`704 Hauser' Gives Archie Bunker Insight
New Norman Lear sitcom shows greater sophistication
WRITER/PRODUCER Norman Lear has done it again. His new sitcom, ``704 Hauser'' (which premieres tonight), is up to his old standards of social sagacity and wit. It's an ``All in the Family'' for our own time - just as funny, but more intelligent, perceptive, and ambitious in its arguments.
Mr. Lear sets a black family in Archie Bunker's old house. The father, Ernest Cumberbatch (John Amos), is a liberal; his wife, Rose (Lynnie Godfrey), is an independent thinker and a deeply religious Christian; their son, ``Goodie'' (T.E. Russell), is a neoconservative; and the son's girlfriend, Cherlyn (Maura Tierney), is white, liberal, and Jewish. Arguments between father and son, unlike those between Archie Bunker and his son-in-law, Mike Stivic, of ``All in the Family,'' are well-reasoned, informed, and reflective of provocative contemporary political and economic thinking.
In a recent phone interview, Lear spoke of the conception of the show. ``I could never bring myself to destroy the `All in the Family' set,'' he says. ``I had it in storage. I have an accountant who would call me every six months and say, `Why are you doing this? It's throwing money down a rat hole....''
``About 10 months ago, he called for the umpteenth time.... I was reading Thomas Sowell, a black conservative philosopher, and Shelby Steele. I woke up one morning and thought, why don't I use that set again and with a black family living there now - a liberal father, a veteran of the civil rights struggle of the '50s and '60s, who names his only son after his hero, Thurgood Marshall. [The son] is, ironically, growing up to be a Clarence Thomas.''
As soon as he thought of the father and son, Lear realized that he should set the story in another location, but he so enjoyed the theatricality and continuity of extending the life of the ``All in the Family'' set, he couldn't resist it. The first episode has Gloria and Mike's grown-up son, Joey Stivic, returning to the old homestead to look around. It works especially well for viewers who came of age watching ``All in the Family.'' It's interesting and often amusing to reflect on the changes in our society as reflected by the two shows. Those changes appear every day in the newspapers, as Lear points out.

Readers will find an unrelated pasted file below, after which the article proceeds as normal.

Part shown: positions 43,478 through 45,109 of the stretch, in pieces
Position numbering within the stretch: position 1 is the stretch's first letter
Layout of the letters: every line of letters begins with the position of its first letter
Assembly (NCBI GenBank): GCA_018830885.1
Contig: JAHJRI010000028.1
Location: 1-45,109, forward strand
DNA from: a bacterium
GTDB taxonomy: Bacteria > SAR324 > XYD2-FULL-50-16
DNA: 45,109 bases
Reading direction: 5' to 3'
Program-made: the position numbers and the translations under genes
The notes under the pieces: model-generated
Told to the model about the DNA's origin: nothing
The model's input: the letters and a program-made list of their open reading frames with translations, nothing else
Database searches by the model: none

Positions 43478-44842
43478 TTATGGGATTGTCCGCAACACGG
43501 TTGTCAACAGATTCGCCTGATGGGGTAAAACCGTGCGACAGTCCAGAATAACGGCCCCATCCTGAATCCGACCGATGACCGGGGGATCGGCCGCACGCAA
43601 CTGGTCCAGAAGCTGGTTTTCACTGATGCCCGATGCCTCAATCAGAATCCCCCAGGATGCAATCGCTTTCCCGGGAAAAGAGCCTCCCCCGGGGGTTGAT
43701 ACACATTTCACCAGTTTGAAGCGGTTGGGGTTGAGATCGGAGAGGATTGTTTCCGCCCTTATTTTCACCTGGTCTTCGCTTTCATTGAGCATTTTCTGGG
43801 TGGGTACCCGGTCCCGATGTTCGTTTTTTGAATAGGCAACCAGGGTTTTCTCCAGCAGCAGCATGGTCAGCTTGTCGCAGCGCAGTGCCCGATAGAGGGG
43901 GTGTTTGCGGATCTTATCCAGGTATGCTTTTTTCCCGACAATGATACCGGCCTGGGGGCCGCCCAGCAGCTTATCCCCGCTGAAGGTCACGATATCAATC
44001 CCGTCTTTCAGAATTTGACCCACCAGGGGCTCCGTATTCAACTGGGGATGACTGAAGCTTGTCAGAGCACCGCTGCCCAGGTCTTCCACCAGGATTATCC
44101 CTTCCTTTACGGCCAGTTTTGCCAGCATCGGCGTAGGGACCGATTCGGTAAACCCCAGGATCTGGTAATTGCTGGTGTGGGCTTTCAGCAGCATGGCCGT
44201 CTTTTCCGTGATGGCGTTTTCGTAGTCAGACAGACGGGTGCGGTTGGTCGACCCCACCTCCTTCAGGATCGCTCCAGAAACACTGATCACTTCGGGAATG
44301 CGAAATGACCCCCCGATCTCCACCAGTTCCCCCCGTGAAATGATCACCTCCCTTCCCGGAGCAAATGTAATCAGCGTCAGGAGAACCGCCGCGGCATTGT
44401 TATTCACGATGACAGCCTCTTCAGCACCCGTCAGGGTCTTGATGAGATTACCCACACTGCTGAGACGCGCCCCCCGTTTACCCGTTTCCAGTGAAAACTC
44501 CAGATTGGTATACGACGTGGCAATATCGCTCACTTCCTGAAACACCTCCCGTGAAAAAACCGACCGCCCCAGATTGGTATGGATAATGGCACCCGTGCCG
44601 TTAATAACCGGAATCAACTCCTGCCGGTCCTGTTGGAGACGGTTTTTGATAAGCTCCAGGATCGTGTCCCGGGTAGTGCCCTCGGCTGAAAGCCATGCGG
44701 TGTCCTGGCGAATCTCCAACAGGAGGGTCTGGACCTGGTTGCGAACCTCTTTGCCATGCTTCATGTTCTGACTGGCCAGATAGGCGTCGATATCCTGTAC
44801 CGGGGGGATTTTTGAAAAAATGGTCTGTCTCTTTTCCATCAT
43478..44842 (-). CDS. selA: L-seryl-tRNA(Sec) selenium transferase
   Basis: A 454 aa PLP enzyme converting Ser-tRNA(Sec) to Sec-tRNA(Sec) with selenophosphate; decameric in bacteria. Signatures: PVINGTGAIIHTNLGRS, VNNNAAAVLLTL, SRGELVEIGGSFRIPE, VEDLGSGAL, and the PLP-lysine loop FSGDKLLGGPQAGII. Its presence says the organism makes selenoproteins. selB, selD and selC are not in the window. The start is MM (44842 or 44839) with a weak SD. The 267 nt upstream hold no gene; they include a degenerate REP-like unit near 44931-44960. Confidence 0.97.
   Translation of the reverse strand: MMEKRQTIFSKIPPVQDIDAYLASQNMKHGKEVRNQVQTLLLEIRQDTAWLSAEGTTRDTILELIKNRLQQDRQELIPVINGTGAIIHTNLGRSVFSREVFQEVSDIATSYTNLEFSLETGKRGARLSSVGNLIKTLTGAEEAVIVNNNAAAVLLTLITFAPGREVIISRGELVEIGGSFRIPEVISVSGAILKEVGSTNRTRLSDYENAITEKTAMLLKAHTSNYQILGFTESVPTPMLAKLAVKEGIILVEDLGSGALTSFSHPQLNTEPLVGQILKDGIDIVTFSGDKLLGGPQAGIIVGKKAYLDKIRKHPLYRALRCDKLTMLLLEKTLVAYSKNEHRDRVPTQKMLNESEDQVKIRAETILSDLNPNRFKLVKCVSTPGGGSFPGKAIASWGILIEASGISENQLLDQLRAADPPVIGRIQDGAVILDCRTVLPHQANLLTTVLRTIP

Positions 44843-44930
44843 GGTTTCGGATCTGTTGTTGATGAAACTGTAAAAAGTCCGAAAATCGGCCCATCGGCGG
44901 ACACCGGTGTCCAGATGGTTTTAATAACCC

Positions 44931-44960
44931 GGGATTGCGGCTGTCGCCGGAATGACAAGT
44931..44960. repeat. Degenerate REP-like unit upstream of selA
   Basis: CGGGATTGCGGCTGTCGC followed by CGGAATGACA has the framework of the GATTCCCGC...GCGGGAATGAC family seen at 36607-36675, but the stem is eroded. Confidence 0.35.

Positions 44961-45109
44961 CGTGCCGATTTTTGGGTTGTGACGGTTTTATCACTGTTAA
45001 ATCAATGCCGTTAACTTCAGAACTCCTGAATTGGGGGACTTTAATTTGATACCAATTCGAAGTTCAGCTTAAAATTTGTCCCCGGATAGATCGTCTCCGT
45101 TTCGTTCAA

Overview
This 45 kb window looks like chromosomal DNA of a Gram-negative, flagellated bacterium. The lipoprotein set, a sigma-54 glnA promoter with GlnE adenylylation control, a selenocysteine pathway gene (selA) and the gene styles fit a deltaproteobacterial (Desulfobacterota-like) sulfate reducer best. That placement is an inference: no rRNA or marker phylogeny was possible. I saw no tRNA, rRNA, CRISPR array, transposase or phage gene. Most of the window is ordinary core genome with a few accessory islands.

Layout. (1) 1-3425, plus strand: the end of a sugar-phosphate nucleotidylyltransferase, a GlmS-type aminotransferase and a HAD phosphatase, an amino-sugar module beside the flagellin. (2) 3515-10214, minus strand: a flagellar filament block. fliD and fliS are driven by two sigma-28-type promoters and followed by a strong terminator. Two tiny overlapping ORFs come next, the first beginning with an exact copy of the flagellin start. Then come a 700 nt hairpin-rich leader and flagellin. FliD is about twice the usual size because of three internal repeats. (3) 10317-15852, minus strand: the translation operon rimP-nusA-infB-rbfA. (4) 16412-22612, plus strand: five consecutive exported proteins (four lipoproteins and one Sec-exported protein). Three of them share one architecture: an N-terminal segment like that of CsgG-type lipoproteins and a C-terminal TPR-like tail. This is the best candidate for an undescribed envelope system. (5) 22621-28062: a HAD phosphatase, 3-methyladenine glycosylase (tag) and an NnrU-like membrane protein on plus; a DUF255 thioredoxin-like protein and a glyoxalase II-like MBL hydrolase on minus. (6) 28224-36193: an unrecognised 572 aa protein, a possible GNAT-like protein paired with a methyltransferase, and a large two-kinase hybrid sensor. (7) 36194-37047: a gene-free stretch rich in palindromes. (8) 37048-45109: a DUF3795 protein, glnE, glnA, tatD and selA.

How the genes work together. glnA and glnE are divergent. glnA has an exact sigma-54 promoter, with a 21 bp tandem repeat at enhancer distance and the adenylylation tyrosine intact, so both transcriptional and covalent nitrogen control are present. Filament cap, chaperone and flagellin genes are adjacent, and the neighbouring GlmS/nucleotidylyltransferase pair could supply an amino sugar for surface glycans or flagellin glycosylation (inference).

``Since the holidays,'' he says, ``I have cut easily 30 articles out of the newspaper and thrown them in a file for references for further episodes should the show get picked up. Every day's paper and every week's magazines are full of ... topics [for] this show. Whether it's another attack on affirmative action, or [Louis] Farrakhan, or the desecration of a Jewish temple, or the welfare system, it's endless. Then Newsweek did a big story on middle-class blacks still battling racism. I was deeply touched by it - people asking themselves, will they ever realize in their lifetimes, a time when it won't matter that they are black - no matter how successful they are.''
``704 Hauser'' is far more complex than most sitcoms, and it is the challenge that excites Lear, he says. ``Neither Archie nor Mike really took responsibility for knowing what they were talking about. Archie got it all wrong, and Mike really argued out of a reflexive liberal passion. [``Goodie''] knows what he's talking about, and the same is true for his father.''
``704 Hauser'' ``is more difficult to make funny than `All in the Family' was, because we could rely on the outrageousness of Archie - his malaprops and his misinformation. But Ernest Cumberbatch is not misinformed, and he is not going to get laughs from saying things incorrectly.''
Working with Lear on the show are three African-American writers. Lear says the days the group spent combing their own lives for stories were wonderfully fascinating and educational for him. They all became quite close, and he learned a great deal about the frustrations of being an African-American.
Out of those frustrations comes one of the most poignant episodes in the show, Lear says. Ernest and Goodie go shopping for a sports coat at a fancy store and come home with two different versions of a confrontation between Ernest and the store detective - Ernest claims he was harassed and Goodie claims Ernest overreacted. Cherlyn knows the store owners, disappears for a while and returns with the security video tape. What the video tape reveals is more complex than a simple resolution of the disagreement.
Though Ernest's arguments are stronger in this episode, Lear really wants an equality of give-and-take. Father and son are both intelligent and knowledgeable, but they see things differently, and they each believe in different solutions. Still, the lively discussions reflect some of the hottest topics in America today.
Lear lays out his ambitions for the show: ``Over time, I hope the mother's deep religious feeling comes across,'' he says. ``And also Ernest's. Though he views it quite differently and has less patience with it, he is deeply religious.''
``I hope that the son's fresh thinking about social and economic matters from his conservative point of view will come across, too. I trust we will be faithful to the essence of that point of view.''
``I just think the discussion between liberal and conservative is a major discussion in our country. It has already affected the way we think.''